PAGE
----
June 10, 2010 An expert at Royal Holloway, University of London is urging victims of domestic violence to have a plan in place should their partners turn violent during the World Cup, and to avoid the temptation of turning to drink themselves.
The World Cup can be a time of fear and worry for victims of domestic abuse as heightened emotions fuelled by alcohol come into play and instances of domestic violence attacks increase. Figures from the Home Office report that during the 2006 Football World Cup there was a 25% average increase in domestic violence on the five England match days in the tournament.
Professor Paula Nicolson, from the Department of Health and Social Care at Royal Holloway, who specialises in studying domestic violence, says it is now widely recognised that the inevitable alcohol consumption during large-scale sporting events increases men's violence towards their female partners.
She said, "Each case will be different but women need to be more aware that they are at risk during this period. Women who live with violent partners get used to their violent behaviour which they may not have 'labelled' domestic violence. With increased publicity about domestic abuse during the World Cup, there is likely to be an increase in people coming forward to report the violence but it is usually only after the attack has happened."
Professor Nicolson says women at risk would benefit from having a plan in place should warning signs appear: "For some women it may be a case of staying out with friends of family members on England game nights or arranging for their children to go to a friend's house for a sleepover. If that is not possible it is crucial that women have relevant phone numbers to hand, and should know where to get help. Simple things like knowing where your mobile phone and car keys are could make all the difference. Many women feel the stigma of domestic abuse so don't feel able to talk to friends or family about the situation. But if they can overcome these feelings it might be advisable to get their friends or family to call them to check up on them during or after a game."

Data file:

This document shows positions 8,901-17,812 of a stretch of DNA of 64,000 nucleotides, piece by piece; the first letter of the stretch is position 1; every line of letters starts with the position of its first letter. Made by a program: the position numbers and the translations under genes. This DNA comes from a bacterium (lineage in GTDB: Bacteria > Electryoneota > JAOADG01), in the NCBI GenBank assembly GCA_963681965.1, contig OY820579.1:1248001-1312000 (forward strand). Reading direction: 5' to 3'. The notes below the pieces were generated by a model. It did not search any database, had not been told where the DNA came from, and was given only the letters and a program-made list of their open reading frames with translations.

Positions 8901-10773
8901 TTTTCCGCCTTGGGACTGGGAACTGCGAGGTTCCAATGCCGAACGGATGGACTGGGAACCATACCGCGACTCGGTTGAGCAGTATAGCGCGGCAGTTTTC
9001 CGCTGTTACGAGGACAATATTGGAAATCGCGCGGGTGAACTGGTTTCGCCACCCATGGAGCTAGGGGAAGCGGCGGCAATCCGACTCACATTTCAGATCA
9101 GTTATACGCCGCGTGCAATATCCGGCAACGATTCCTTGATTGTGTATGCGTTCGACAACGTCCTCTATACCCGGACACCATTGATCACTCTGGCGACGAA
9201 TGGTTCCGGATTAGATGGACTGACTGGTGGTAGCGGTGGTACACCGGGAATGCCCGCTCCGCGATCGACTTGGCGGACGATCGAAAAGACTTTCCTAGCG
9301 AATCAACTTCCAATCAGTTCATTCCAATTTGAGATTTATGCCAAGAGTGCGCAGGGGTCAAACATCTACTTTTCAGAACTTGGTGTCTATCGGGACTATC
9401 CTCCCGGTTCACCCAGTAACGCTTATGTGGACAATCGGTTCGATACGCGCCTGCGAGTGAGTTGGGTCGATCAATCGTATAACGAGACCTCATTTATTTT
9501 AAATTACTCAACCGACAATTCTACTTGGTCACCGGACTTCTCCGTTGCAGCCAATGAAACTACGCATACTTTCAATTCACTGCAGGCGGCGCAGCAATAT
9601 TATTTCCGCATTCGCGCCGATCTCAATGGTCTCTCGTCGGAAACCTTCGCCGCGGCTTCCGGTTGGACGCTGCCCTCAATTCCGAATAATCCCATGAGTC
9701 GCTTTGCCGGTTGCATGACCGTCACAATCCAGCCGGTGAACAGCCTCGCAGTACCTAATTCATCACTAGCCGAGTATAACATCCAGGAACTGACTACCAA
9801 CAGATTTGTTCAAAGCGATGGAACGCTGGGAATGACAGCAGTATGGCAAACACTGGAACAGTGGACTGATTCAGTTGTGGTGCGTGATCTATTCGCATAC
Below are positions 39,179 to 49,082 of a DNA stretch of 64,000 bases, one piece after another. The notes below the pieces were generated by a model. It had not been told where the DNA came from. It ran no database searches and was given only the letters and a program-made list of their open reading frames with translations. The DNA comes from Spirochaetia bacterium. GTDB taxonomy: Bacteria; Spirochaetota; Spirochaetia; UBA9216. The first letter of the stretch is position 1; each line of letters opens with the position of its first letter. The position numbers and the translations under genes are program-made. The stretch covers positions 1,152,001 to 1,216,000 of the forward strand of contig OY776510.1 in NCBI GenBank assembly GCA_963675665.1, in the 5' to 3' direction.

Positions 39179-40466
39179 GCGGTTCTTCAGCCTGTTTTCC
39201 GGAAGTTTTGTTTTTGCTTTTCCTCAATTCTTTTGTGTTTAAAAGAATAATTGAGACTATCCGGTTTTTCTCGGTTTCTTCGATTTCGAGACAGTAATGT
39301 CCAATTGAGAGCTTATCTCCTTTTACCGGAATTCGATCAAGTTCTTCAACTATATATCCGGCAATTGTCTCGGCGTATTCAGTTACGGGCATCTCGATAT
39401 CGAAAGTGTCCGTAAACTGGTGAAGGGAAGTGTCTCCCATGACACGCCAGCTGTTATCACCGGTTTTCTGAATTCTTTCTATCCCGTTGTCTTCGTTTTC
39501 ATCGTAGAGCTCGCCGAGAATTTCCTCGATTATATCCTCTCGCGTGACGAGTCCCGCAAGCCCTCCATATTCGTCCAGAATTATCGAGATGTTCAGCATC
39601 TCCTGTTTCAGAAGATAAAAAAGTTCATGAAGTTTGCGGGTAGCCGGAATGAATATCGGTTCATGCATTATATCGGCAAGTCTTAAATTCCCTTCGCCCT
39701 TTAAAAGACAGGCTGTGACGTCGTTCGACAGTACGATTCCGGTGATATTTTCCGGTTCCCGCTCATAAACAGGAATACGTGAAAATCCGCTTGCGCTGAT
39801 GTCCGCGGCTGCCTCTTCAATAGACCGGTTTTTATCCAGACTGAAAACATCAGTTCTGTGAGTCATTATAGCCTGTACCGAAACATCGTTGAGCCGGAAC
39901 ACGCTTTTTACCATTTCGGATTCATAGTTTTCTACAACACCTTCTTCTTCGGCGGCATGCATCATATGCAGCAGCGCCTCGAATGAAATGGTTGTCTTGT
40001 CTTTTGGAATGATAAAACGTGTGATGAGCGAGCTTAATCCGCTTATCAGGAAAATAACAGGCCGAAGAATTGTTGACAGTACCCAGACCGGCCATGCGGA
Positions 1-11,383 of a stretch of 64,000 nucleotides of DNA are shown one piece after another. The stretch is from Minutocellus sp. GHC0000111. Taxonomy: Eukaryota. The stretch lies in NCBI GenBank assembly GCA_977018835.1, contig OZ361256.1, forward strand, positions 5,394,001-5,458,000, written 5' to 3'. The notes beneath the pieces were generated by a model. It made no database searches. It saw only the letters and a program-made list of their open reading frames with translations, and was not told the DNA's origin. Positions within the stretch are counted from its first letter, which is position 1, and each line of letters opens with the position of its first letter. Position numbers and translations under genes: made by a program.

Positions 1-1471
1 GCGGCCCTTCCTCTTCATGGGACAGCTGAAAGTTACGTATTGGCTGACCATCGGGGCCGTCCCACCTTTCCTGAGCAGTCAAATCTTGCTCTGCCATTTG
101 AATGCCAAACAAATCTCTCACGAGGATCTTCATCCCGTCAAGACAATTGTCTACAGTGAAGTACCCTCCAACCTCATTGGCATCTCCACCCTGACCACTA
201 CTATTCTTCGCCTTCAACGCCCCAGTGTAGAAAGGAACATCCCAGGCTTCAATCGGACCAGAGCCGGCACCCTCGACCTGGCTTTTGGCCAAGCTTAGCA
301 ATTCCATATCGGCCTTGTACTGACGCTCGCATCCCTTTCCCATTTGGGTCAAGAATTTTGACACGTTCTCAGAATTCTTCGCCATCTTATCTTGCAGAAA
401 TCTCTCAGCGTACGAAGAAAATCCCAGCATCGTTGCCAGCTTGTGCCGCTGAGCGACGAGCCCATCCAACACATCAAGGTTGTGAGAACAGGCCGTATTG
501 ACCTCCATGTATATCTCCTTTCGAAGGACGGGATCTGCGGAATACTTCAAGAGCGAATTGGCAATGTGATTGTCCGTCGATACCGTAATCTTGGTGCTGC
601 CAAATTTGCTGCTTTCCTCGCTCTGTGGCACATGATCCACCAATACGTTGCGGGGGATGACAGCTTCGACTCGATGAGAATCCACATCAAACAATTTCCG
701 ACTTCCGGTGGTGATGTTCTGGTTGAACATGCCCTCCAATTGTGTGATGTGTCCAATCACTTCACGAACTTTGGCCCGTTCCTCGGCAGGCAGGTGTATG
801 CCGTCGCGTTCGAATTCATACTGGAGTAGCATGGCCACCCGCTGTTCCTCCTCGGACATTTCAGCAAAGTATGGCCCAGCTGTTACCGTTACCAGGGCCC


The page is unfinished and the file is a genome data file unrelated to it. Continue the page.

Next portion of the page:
Another worrying trend is that of alcohol consumption by the victims themselves. Professor Nicolson explains, "Many women try to learn to live with the violent behaviour and often adapt their own behaviour because they want to please their partners or avoid making them angry. People with violent partners are increasingly turning to drink themselves as a means of coping with the abuse. Alcohol serves to help numb both physical and emotional pain so we may find during the World Cup that more victims will be drinking. This in itself is not only destructive to a woman's health but may mean she is less aware of the danger she is in and so is unable to leave or call for help as easily as if she were sober."
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